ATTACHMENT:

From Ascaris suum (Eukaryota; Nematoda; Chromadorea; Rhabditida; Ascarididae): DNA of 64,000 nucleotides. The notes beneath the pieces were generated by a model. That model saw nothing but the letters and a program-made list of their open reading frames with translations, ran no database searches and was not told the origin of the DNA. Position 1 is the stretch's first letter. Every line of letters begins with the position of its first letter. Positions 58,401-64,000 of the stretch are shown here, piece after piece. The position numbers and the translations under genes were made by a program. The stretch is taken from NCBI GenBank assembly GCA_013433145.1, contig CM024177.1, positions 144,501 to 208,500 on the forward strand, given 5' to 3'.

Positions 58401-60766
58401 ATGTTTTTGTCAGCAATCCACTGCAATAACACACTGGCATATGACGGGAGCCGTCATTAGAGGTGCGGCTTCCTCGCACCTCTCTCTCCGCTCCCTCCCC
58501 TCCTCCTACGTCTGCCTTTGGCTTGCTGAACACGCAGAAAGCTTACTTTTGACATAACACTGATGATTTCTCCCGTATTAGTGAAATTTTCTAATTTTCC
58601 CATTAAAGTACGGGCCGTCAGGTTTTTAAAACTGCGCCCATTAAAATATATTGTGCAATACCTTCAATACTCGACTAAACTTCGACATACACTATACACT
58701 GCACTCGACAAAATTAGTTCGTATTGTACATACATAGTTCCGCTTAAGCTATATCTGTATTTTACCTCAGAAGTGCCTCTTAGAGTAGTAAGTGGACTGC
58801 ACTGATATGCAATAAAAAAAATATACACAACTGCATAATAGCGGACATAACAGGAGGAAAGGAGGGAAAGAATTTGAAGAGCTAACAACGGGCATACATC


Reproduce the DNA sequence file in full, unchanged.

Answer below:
From Ascaris suum (Eukaryota; Nematoda; Chromadorea; Rhabditida; Ascarididae): DNA of 64,000 nucleotides. The notes beneath the pieces were generated by a model. That model saw nothing but the letters and a program-made list of their open reading frames with translations, ran no database searches and was not told the origin of the DNA. Position 1 is the stretch's first letter. Every line of letters begins with the position of its first letter. Positions 58,401-64,000 of the stretch are shown here, piece after piece. The position numbers and the translations under genes were made by a program. The stretch is taken from NCBI GenBank assembly GCA_013433145.1, contig CM024177.1, positions 144,501 to 208,500 on the forward strand, given 5' to 3'.

Positions 58401-60766
58401 ATGTTTTTGTCAGCAATCCACTGCAATAACACACTGGCATATGACGGGAGCCGTCATTAGAGGTGCGGCTTCCTCGCACCTCTCTCTCCGCTCCCTCCCC
58501 TCCTCCTACGTCTGCCTTTGGCTTGCTGAACACGCAGAAAGCTTACTTTTGACATAACACTGATGATTTCTCCCGTATTAGTGAAATTTTCTAATTTTCC
58601 CATTAAAGTACGGGCCGTCAGGTTTTTAAAACTGCGCCCATTAAAATATATTGTGCAATACCTTCAATACTCGACTAAACTTCGACATACACTATACACT
58701 GCACTCGACAAAATTAGTTCGTATTGTACATACATAGTTCCGCTTAAGCTATATCTGTATTTTACCTCAGAAGTGCCTCTTAGAGTAGTAAGTGGACTGC
58801 ACTGATATGCAATAAAAAAAATATACACAACTGCATAATAGCGGACATAACAGGAGGAAAGGAGGGAAAGAATTTGAAGAGCTAACAACGGGCATACATC